RFE/RL’s case challenging Russia’s ‘Foreign Agent’ laws given ‘priority’ by European Court of Human Rights
Washington, D.C. — The European Court of Human Rights (ECHR) has accepted on a priority basis the legal case that the Moscow bureau of Radio Free Europe/Radio Liberty (RFE/RL) and its general director, Andrey Shary brought to it on May 19, and begun the process of considering the case. The case has now also been formally communicated to the government of Russia.
The ECHR’s decision to grant “priority” status – which it reserves for the most important, serious, and urgent cases – within a month of its filing means that the case will likely proceed more quickly than ordinary cases. The Russian government now has until October 5 to submit its response in the case to the court.
In their case, RFE/RL and Mr. Shary challenge Russia’s “foreign agent” laws, which have resulted in fines worth millions of dollars being imposed on them since January 2021. The law mandates that RFE/RL label itself a “foreign agent,” a term that in Russian connotes that RFE/RL is an enemy of the state, on all of its media content in the country or face severe financial (and potentially criminal) punishment. They argue that Russia’s actions violate the rights to freedom of expression and freedom of the press protected by Article 10 of the European Convention on Human Rights.
In addition, they argue that, left unchecked, Russia’s campaign of imposing such severe punishments on RFE/RL over its stand on labeling its content will have a profound chilling effect on what is left of the country’s independent media. In recent weeks, Russia has already added independent media outlets such as the Latvia-based Meduza, Moscow-based First Anticorruption Media (PASMI), and Netherlands-based VTimes.io to its list of “foreign agents,” forcing VTimes to close on June 12.
RFE/RL president Jamie Fly said, “The clear intent of the Kremlin’s campaign against RFE/RL and other independent media in Russia is to force these outlets to either abandon freedom of speech and journalistic integrity or to abandon the profession. Given the imminent risk of irreparable harm to RFE/RL’s operations in Russia and the importance of the issue of information choice for the Russian people, we welcome the fact that the European Court of Human Rights has given the case priority.”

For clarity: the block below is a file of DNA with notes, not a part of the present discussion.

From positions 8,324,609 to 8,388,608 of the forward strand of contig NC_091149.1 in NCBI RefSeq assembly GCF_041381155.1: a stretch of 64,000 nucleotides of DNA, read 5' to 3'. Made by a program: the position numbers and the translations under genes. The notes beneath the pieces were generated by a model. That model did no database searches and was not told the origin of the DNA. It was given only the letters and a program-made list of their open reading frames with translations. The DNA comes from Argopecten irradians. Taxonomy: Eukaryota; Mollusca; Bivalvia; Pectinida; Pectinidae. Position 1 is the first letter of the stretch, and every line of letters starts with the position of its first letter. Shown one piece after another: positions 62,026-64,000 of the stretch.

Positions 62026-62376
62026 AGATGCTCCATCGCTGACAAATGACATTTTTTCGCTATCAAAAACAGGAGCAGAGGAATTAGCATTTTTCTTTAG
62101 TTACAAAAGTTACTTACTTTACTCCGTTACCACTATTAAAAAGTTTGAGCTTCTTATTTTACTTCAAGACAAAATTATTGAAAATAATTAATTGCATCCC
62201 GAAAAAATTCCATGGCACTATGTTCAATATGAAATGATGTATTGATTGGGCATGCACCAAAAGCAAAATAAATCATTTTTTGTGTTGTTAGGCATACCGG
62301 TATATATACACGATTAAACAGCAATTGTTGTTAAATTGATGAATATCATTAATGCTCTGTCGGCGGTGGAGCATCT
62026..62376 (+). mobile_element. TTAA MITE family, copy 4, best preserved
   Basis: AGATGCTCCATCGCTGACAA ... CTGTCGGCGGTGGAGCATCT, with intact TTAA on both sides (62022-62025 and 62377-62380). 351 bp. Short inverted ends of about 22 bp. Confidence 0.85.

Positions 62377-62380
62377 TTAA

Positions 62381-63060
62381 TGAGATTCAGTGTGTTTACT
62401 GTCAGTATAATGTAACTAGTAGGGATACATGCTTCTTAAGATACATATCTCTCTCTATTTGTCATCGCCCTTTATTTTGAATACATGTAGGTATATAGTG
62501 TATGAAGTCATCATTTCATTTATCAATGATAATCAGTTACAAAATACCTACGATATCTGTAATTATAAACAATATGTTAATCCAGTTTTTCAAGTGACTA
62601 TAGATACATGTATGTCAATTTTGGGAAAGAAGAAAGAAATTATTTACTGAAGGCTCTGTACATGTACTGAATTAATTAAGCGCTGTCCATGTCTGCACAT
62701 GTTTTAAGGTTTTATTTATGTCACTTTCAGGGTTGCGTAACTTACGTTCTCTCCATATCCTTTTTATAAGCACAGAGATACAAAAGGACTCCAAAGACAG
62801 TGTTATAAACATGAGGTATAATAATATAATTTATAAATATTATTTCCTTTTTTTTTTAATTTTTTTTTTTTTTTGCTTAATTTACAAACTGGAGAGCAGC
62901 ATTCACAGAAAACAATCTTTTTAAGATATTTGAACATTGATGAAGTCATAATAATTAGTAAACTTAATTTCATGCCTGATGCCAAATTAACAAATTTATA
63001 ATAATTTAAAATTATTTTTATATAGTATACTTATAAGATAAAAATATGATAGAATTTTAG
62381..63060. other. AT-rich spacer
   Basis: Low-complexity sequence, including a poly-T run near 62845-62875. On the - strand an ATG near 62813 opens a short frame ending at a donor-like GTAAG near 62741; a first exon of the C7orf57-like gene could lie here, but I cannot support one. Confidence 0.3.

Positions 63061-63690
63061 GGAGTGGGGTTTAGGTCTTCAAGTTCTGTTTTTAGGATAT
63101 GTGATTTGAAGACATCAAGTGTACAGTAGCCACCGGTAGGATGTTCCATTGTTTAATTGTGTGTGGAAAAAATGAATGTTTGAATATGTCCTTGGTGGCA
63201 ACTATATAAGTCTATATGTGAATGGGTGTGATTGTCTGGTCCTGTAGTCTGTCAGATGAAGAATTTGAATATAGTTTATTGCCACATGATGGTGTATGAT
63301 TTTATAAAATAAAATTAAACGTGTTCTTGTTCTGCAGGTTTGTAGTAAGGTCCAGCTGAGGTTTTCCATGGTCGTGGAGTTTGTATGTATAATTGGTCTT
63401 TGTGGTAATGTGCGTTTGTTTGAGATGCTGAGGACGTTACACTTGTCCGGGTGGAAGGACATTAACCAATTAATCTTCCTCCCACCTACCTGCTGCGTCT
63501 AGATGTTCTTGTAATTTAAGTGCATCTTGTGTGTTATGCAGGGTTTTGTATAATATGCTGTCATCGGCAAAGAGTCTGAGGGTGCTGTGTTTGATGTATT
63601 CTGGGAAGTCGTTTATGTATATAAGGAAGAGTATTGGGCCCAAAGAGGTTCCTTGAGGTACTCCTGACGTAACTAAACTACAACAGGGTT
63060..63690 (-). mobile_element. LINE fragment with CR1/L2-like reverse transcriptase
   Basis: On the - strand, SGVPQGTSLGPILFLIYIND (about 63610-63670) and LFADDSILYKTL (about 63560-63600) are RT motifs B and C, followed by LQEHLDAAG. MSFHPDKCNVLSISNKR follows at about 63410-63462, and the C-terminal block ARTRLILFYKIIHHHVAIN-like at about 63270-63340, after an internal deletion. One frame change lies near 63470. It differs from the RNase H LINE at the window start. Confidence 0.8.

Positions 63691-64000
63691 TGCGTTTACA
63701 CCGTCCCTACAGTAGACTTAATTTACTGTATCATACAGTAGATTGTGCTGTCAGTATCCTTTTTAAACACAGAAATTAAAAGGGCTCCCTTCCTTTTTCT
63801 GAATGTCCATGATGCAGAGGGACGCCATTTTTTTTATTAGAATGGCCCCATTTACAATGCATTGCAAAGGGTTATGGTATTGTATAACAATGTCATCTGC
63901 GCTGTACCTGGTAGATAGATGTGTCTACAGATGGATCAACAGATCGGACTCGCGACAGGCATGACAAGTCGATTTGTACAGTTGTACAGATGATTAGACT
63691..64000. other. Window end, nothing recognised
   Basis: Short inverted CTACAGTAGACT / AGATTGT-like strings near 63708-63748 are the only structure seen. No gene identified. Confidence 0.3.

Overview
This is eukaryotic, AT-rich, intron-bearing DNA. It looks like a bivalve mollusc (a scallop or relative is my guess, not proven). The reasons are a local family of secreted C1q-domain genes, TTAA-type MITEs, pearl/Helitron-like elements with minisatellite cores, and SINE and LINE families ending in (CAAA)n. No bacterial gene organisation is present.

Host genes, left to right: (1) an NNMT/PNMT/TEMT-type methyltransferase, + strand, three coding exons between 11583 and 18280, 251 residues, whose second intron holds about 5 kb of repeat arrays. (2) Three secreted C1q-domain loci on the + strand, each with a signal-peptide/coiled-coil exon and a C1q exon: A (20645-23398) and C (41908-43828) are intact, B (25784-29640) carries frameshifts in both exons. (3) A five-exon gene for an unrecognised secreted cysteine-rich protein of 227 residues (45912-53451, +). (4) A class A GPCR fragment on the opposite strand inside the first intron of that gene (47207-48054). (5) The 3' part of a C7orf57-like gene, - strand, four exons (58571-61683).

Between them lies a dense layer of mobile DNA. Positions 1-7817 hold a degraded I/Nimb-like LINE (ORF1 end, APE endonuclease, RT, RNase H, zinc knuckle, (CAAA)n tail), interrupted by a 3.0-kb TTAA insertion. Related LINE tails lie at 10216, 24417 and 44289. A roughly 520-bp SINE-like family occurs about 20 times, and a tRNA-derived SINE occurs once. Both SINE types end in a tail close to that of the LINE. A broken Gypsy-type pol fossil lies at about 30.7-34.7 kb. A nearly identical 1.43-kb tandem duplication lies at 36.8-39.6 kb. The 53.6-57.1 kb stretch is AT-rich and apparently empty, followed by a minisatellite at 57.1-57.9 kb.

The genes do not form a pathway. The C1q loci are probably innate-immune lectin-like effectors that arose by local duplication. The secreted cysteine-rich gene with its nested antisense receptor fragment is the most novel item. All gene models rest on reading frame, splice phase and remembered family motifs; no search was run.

Since January, Russian regulators have issued hundreds of administrative cases against RFE/RL and Mr. Shary in the Russian courts, carrying fines that may eventually total $3,450,000 (RUB 248.85m). Russian court bailiffs visited RFE/RL’s Moscow bureau twice to notify the organization about enforcement proceedings for the fines arising from RFE/RL’s refusal to label its content. RFE/RL’s Russian bank accounts have also been frozen by court order. RFE/RL has appealed every one of the hundreds of cases, but not a single court has upheld RFE/RL’s legal challenges or decreased the levels of fines imposed by Roskomnadzor.
Since 2017, when Russia expanded its controversial “foreign agent” laws to include media outlets, nine of RFE/RL’s news outlets have been designated “foreign agents” by the Russian Ministry of Justice. The law on “foreign agents” has been condemned by EU High Commissioner Josep Borrell, the European Parliament, the U.S. Department of State, and other international bodies as an infringement of fundamental freedoms.
RFE/RL is represented in the European Court of Human Rights by barristers Can Yeginsu and Ian McDonald of 4 New Square Chambers, instructed by the international law firm, Covington & Burling LLP.
Radio Free Europe / Radio Liberty is a private, independent international news organization whose programs — radio, Internet, television, and mobile — reach influential audiences in 23 countries, including Russia, Ukraine, Iran, Afghanistan, Pakistan, the republics of Central Asia and the Caucasus. It is funded by the U.S. Congress through USAGM.
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Contact Martins Zvaners
Deputy Director of Media and Public Affairs, Washington, DC
- (202) 457-6948